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Scotland to get digital public services fund



Budget for 2016-17 doubles national spending on developing digital infrastructure and points to support of government projects

The Scottish Government is to set up an 'Alpha Fund' to support digital public services, as part of its plan to boost the country’s digital infrastructure in the next financial year.

The plan has emerged in the budget document for 2016-17, published yesterday by Deputy First Secretary John Swinney (pictured). It includes a provision to more than double spending on digital infrastructure to £116 million. Most of the increase will be in capital expenditure, which rises to £92.2 million.

While a large portion of the funds will be directed at developing broadband provision and the digital economy, the document includes mention of a plan to set up the Alpha Development Fund “to achieve service improvements and efficiency benefits of digital public services”.

A Scottish Government spokesperson told UKAuthority it will be managed by the Digital Directorate and detailed plans will be set out in the new year.

At forefront

"The Alpha Development Fund is part of the Scottish Government's comprehensive approach to ensuring our public services are at the forefront of digital advances," the spokesperson said.

"We are developing a national digital ecosystem in which common service capabilities are identified, developed and shared across the public sector. This will provide opportunities to develop common processes, supported by common technologies, around the way in which we issue grants or undertake licensing for example.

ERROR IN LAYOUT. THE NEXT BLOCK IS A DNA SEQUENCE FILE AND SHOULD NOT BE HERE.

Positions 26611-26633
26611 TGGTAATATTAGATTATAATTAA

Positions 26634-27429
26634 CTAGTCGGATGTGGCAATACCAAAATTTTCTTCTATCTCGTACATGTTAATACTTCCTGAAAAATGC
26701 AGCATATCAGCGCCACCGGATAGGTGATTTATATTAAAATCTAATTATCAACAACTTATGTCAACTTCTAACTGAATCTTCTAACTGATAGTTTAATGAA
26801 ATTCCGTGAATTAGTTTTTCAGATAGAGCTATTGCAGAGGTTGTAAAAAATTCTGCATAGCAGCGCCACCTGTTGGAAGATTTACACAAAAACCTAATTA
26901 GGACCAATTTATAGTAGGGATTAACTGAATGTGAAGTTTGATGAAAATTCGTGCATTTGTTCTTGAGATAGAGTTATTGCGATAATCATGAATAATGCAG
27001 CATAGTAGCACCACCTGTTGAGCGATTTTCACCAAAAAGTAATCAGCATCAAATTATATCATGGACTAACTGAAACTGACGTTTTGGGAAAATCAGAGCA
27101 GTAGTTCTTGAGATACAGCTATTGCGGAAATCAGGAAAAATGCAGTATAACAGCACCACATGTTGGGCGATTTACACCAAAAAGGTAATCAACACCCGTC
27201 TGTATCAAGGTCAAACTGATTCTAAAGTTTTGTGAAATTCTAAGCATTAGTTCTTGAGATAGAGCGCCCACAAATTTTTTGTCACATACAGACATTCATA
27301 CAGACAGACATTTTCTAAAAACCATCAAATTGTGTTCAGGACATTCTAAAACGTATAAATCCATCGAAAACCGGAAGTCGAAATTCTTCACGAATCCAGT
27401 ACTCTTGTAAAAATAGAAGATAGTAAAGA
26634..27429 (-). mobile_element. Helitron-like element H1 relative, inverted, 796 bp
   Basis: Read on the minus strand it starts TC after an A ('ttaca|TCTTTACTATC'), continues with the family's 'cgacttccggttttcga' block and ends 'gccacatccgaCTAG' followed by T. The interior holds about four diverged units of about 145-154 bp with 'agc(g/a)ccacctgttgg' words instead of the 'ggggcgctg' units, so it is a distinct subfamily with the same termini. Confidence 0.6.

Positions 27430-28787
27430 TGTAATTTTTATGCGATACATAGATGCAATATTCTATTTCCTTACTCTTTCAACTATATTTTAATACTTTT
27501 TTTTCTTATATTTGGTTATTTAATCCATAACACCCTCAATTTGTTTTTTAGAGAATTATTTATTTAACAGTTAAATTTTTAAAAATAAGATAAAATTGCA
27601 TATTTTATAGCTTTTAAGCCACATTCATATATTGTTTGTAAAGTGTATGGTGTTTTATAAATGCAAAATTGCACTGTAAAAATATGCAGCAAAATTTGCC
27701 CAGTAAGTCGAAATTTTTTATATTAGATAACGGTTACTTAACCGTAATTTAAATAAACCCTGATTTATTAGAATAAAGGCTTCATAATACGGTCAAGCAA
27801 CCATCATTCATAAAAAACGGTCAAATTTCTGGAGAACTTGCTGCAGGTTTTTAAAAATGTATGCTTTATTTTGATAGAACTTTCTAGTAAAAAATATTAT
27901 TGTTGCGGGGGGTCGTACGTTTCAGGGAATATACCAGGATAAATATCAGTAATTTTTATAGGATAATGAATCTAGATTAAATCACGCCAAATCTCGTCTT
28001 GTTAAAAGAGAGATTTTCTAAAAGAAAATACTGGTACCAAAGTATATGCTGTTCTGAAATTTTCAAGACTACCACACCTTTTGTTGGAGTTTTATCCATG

"The fund will enable the Scottish Government to map such processes and develop alphas that demonstrate the value a common approach can add to both citizens and delivery organisations. In doing so it will provide the basis for cost-effective investments in developing digital public services across the Scottish Government beyond."

Other initiatives in the pipeline include the creation of a Central Government Digital Transformation Service to provide agencies with access to digital skills, and further developing as the central point of access to information and services.

Emphasis on sharing

In contrast to the recent UK Budget, the Scottish document does not provide many details on how much money will be allocated for digital projects in specific parts of the government, instead emphasising an intent to develop services that can be shared across the public sector. It highlights support for a handful of measures related to specific services:

  • Supporting the Digital Transformation Service in changing public services from a user perspective.
  • Increasing the use of digital technology in the justice system, reducing the need for people to physically appear in court.
  • Supporting National Records of Scotland’s (NRS) development of a new Digital Preservation Service, its role in creating a Data Linkage Framework for public research projects and its work on a ScotlandsPeople website.
  • Backing NRS’s preparations of the next census, which will be carried out mainly through digital channels.

NRS is to receive £28.4 million in 2016-17, up from £23.2 million this year.

Growth and reform

In his budget speech, Swinney said: “This budget is driven by two themes: supporting inclusive growth and protecting and reforming public services. We will deliver inclusive growth by focusing on investment in innovation, infrastructure, education and skills, and by maintaining a competitive business environment.

“And we will protect and reform public services by delivering on the Christie Commission approach of service integration at local level, prevention and improving outcomes for individuals.”

Image from Scottish Parliament under Open Scottish Parliament Licence




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